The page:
What is Scarlet Fever
Scarlet fever is an infection that stems from the Group A Streptococcus (“strep”) bacteria. One of its hallmark signs is a rash with a texture resembling sandpaper, accompanied by other related symptoms. This condition typically follows a strep infection in the throat, commonly known as strep pharyngitis or strep throat, although it can also occur after a strep skin infection. The rash observed in scarlet fever is a result of a toxin produced by the strep bacteria.
In the past, scarlet fever used to be prevalent among children aged 2 to 10; however, it has become relatively uncommon nowadays. The reasons for this shift remain unknown, particularly considering that there hasn’t been a decrease in the incidence of strep throat or strep skin infections.
What are the signs and symptoms of Scarlet Fever
Scarlet fever is typically set off by an infection in the throat caused by strep bacteria. This leads to the emergence of the following symptoms:
- Fever and shivering
- Throat that is red and painful
- Enlarged tonsils
- Lymph nodes in the neck that are swollen (often called “swollen glands”)
Around 12 to 48 hours after these symptoms manifest, the characteristic rash of scarlet fever begins. This rash is vividly red, akin to sunburn, and it frequently possesses a delicate texture resembling sandpaper or goosebumps. Initially, it tends to appear in areas like the underarms, groin, and neck, subsequently spreading to the torso, back, arms, and legs. Additional symptoms of scarlet fever encompass:
- A lightened area encircling the mouth
- A white-coated tongue with red dots (referred to as white strawberry tongue)
- A red strawberry tongue or raspberry tongue, which arises when the white coating on the tongue sheds and reveals a red surface with red dots
- Darkened or reddened skin creases, particularly noticeable in the elbow’s bend, referred to as Pastia’s lines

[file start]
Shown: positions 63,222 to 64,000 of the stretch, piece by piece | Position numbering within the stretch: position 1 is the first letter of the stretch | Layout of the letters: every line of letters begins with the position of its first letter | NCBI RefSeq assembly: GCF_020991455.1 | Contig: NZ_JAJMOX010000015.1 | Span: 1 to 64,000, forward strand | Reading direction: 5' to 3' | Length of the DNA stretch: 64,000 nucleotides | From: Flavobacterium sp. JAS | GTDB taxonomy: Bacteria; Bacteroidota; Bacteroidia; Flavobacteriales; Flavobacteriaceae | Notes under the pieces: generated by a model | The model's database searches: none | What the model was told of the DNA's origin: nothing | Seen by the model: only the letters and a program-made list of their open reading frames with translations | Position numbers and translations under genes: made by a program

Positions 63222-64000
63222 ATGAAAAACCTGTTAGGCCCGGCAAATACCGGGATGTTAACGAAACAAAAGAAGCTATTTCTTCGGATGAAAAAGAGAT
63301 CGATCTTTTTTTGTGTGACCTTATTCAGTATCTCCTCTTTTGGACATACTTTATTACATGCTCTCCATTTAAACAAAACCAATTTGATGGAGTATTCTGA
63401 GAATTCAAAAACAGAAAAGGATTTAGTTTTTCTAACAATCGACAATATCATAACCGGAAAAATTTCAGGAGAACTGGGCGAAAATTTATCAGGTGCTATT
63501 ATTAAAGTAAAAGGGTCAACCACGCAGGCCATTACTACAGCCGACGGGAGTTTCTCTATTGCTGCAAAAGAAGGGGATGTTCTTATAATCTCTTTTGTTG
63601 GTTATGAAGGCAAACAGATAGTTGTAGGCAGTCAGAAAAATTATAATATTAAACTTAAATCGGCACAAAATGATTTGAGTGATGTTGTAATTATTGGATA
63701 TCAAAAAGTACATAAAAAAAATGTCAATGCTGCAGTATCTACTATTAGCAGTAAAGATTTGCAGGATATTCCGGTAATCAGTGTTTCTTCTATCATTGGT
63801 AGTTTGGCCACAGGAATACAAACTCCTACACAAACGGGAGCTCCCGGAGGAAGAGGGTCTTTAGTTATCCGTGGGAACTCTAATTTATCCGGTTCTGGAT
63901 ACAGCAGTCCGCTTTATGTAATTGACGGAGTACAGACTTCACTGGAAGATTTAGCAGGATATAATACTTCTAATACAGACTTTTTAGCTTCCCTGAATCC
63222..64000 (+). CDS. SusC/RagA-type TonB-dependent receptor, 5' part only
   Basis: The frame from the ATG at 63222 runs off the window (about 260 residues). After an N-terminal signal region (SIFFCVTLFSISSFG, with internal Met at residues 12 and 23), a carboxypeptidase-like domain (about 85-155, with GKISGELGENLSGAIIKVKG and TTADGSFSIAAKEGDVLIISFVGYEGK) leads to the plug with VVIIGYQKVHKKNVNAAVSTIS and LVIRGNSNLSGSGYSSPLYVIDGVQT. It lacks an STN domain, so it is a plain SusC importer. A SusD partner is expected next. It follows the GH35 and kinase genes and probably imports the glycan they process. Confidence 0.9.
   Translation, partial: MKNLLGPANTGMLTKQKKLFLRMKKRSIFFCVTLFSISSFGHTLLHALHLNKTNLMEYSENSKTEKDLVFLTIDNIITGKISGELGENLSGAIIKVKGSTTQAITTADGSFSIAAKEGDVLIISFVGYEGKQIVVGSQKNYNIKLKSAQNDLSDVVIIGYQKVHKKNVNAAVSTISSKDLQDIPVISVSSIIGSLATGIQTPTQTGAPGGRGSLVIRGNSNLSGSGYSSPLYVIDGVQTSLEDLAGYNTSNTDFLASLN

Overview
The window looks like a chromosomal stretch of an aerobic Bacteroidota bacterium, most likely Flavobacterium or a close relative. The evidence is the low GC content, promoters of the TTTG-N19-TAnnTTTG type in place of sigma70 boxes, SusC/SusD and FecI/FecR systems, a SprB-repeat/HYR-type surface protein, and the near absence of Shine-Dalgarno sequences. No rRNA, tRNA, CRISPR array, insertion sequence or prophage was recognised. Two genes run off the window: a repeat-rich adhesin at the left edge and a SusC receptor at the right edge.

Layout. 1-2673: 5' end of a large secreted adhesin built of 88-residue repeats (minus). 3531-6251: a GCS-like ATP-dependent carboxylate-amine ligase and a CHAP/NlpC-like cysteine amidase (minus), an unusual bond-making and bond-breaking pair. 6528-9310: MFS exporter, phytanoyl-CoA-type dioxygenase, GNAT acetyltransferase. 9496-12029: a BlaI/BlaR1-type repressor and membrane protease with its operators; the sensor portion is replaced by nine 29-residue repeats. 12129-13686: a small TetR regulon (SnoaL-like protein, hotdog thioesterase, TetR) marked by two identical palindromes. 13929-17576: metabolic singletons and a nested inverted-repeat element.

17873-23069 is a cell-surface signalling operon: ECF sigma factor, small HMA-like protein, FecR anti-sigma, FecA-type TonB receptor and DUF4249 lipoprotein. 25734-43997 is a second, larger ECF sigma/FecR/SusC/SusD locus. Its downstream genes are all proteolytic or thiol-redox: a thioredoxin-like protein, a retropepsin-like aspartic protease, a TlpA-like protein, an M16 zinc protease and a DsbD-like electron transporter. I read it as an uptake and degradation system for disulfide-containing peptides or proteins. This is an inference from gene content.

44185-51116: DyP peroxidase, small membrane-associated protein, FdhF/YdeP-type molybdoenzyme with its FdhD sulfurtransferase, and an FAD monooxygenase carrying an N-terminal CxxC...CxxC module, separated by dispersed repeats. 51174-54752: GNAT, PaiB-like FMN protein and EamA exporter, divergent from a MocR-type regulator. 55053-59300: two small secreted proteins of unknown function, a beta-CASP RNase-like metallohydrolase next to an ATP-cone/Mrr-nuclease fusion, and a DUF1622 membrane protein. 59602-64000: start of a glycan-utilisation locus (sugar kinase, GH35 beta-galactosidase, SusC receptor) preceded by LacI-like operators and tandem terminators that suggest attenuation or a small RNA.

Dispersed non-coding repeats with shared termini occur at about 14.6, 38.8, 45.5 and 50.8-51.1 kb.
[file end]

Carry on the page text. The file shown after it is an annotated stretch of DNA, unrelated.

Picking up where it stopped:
Occasionally, scarlet fever follows a skin infection caused by streptococcus bacteria, such as infections in burns, wounds, or impetigo. In these instances, the rash and associated skin symptoms materialize, but there are no concurrent symptoms linked to strep throat.
What are the causes of Scarlet Fever
Scarlet fever is caused by a type of bacteria called Group A streptococcus (Group A strep), which can also cause strep throat. Sometimes, the bacteria produce a toxin that makes the skin turn red and bumpy. This is what causes the rash of scarlet fever. Scarlet fever is contagious and can spread through contact with an infected person or their respiratory droplets.
FAQ About Scarlet Fever
How is scarlet fever transmitted?
Scarlet fever is highly contagious and can spread through respiratory droplets from coughs and sneezes of an infected person. It can also be contracted by touching surfaces or objects contaminated with the bacteria.
How is scarlet fever spread?
Scarlet fever is spread by contact with an infected person or their respiratory droplets.
Is scarlet fever contagious?
Yes, scarlet fever is contagious. It can spread from person to person until 24 hours after starting antibiotics.
Is there a dermatologist near me in Richmond that offers treatment for Scarlet Fever?
Yes. At our Richmond dermatology office we offer treatment for Scarlet Fever to patients from Richmond and the surrounding area. Contact our office today to schedule an appointment.